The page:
Cale Yarborough, the first NASCAR Cup Series driver to win three consecutive championships, has died. He was 84.
“Cale Yarborough was one of the toughest competitors NASCAR has ever seen,” NASCAR chairman and CEO Jim France said. “His combination of talent, grit and determination separated Cale from his peers, both on the track and in the record book. He was respected and admired by competitors and fans alike and was as comfortable behind the wheel of a tractor as he was behind the wheel of a stock car.
“On behalf of the France family and NASCAR, I offer my deepest condolences to the family and friends of Cale Yarborough.”
Yarborough started his racing career on local tracks in his native South Carolina where he grew up on a farm. In his youth, Yarborough was a star football player but chose racing over attending college on a scholarship, and there were times he would sneak into the Darlington Raceway garages, a track he would go on to conquer five times (in the prestigious Southern 500) as a driver.
Yarborough made his first NASCAR Cup Series start in 1957 — at Darlington. His big break came when teaming with car owner Banjo Matthews in the 1960s and Yarborough would score his first career win in 1965 in Valdosta, Ga.
During his NASCAR career, Yarborough also drove for the legendary Wood Brothers. Together, they won 13 races. But it was the partnership with Richard Howard and Junior Johnson that produced the most success for Yarborough with 55 victories and 39 of his 69 career poles.
In his career, which spanned three decades, Yarborough won 83 races in 560 starts. Among those were five Southern 500 victories and four Daytona 500 victories.
One of the Daytona 500 races Yarborough didn’t win is among the most memorable in NASCAR history. Yarborough and Donnie Allison collided while battling for the win on the last lap of the 1979 race, which ended with both cars crashed in Turn 3. Yarborough, Donnie and Bobby Allison came to blows on live television(watch video below), the first time a NACAR race had been shown live flag-to-flag.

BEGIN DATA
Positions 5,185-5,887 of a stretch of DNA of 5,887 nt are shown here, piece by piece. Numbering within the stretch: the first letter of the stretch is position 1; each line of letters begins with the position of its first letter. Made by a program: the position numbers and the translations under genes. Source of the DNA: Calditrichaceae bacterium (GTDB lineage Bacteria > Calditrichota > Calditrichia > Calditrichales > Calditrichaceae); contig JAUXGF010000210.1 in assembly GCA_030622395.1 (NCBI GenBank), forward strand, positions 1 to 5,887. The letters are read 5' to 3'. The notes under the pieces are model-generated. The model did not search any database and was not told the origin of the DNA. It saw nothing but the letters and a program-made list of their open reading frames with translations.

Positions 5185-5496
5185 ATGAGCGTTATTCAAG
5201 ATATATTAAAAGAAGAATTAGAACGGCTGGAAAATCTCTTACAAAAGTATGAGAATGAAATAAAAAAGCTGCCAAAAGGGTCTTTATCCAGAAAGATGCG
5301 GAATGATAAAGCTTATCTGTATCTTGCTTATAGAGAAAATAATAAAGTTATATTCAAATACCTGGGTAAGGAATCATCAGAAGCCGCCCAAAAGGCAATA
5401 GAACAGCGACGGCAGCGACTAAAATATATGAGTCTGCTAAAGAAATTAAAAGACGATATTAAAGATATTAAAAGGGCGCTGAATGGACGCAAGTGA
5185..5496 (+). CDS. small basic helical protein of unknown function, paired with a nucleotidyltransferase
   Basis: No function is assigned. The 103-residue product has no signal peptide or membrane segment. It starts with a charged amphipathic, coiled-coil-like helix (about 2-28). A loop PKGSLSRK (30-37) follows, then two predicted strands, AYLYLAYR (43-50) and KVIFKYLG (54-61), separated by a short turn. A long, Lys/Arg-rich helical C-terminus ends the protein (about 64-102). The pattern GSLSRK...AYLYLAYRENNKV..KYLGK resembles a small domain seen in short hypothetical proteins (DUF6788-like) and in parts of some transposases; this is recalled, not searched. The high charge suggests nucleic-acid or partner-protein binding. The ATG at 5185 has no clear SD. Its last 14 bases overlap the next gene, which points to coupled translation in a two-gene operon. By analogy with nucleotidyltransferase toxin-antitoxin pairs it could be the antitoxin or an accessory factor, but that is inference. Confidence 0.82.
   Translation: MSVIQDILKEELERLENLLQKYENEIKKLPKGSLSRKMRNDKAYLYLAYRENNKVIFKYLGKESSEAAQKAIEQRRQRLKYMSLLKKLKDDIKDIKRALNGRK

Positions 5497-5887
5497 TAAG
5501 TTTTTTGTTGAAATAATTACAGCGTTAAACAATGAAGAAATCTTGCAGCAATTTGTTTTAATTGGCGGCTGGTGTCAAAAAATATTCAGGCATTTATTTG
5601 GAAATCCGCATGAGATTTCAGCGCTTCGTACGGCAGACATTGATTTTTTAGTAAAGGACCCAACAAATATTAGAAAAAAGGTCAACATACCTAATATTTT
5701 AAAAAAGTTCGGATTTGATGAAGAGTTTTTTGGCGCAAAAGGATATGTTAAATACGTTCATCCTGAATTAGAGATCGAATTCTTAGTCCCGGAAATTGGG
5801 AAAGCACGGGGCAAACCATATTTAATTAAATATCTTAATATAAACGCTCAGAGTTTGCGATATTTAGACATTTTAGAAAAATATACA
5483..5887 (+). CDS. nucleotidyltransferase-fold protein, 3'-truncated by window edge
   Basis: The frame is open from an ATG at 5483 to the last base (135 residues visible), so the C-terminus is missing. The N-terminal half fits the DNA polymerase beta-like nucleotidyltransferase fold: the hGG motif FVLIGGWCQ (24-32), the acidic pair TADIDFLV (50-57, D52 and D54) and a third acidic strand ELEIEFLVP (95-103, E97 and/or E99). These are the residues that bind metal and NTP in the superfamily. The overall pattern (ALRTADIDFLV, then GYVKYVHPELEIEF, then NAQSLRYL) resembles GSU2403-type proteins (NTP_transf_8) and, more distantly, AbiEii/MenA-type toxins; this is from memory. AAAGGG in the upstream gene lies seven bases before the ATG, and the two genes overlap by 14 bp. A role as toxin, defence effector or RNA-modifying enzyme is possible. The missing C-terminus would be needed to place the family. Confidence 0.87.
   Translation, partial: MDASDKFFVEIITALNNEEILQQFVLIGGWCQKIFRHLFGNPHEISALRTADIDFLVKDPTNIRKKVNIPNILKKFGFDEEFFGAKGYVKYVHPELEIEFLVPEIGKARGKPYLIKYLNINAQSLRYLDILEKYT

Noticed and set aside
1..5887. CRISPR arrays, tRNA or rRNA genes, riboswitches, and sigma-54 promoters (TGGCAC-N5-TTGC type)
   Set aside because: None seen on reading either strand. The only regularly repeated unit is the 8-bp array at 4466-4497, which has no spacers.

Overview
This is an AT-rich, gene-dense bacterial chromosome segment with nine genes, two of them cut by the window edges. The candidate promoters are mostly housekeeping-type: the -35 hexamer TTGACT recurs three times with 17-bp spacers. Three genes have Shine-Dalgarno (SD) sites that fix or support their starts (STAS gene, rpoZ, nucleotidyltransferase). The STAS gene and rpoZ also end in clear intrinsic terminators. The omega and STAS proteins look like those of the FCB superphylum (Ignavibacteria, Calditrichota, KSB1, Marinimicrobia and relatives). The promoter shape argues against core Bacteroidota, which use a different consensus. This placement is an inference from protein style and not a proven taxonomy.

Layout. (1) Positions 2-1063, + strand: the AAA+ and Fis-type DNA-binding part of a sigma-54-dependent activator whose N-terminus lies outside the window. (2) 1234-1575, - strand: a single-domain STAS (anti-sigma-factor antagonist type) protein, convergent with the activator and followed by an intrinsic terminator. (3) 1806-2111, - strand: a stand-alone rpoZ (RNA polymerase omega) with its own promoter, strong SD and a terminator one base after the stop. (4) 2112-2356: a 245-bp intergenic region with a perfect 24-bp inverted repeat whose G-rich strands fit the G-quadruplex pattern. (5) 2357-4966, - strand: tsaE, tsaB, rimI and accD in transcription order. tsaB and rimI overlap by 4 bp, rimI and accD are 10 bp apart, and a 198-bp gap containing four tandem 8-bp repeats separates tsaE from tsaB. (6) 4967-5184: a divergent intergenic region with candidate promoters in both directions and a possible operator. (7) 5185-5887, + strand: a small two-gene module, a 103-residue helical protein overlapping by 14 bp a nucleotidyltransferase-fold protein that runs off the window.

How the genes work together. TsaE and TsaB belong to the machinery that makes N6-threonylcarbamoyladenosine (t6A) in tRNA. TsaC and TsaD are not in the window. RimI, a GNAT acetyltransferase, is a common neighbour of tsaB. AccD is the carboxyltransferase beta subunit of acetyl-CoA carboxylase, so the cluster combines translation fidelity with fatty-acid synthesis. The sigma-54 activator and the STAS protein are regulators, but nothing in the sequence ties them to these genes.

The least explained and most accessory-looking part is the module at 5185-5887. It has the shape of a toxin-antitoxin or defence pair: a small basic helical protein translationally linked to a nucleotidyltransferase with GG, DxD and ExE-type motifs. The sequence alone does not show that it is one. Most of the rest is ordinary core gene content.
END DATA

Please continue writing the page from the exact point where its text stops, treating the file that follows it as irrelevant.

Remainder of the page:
Yarborough is the only four-time Daytona 500 champion. Jimmie Johnson is the only driver to have won more consecutive championships.
Yarborough and Johnson are also tied for fifth on the all-time wins list. A victory at Dover in 2017 pulled Johnson alongside his idol, and he was wearing a tribute helmet to Yarborough that afternoon.
“I was very fortunate to have a similar experience when I tied (Yarborough) with the three consecutive championships and he surprised me at the banquet,” Johnson said that day. “But to tie him at 83 wins, I swear to you, I only dreamed of winning a race, and to have 83 and to tie him is just absolutely mind-blowing. He reminded me of my grandfather a little bit in his personality, so that was a takeaway or a reason that I watched him and was into him.
“He won a lot when I was watching him race at that point in time, and then that 28 car just looked good. There was just something about it, the look of the car — it looked mean. It was fast.”
As a team owner, Yarborough went to victory lane with John Andretti at Daytona in the summer of 1997. Yarborough opened car dealerships in South Carolina after his retirement.
Yarborough was named to NASCAR’s 50 Greatest Drivers list in 1998 and inducted into the NASCAR Hall of Fame in 2012. Among his accolades also includes being inducted into the South Carolina Hall of Fame (2013) and the National Motorsports Press Association Hall of Fame (1994).
“Once again, I just want to thank my family,” Yarborough said in his NASCAR Hall of Fame induction speech. “I want to thank my friends, I want to thank my fans, I want to thank the people that voted for me, I want to thank NASCAR. But most of all, thank you Lord.”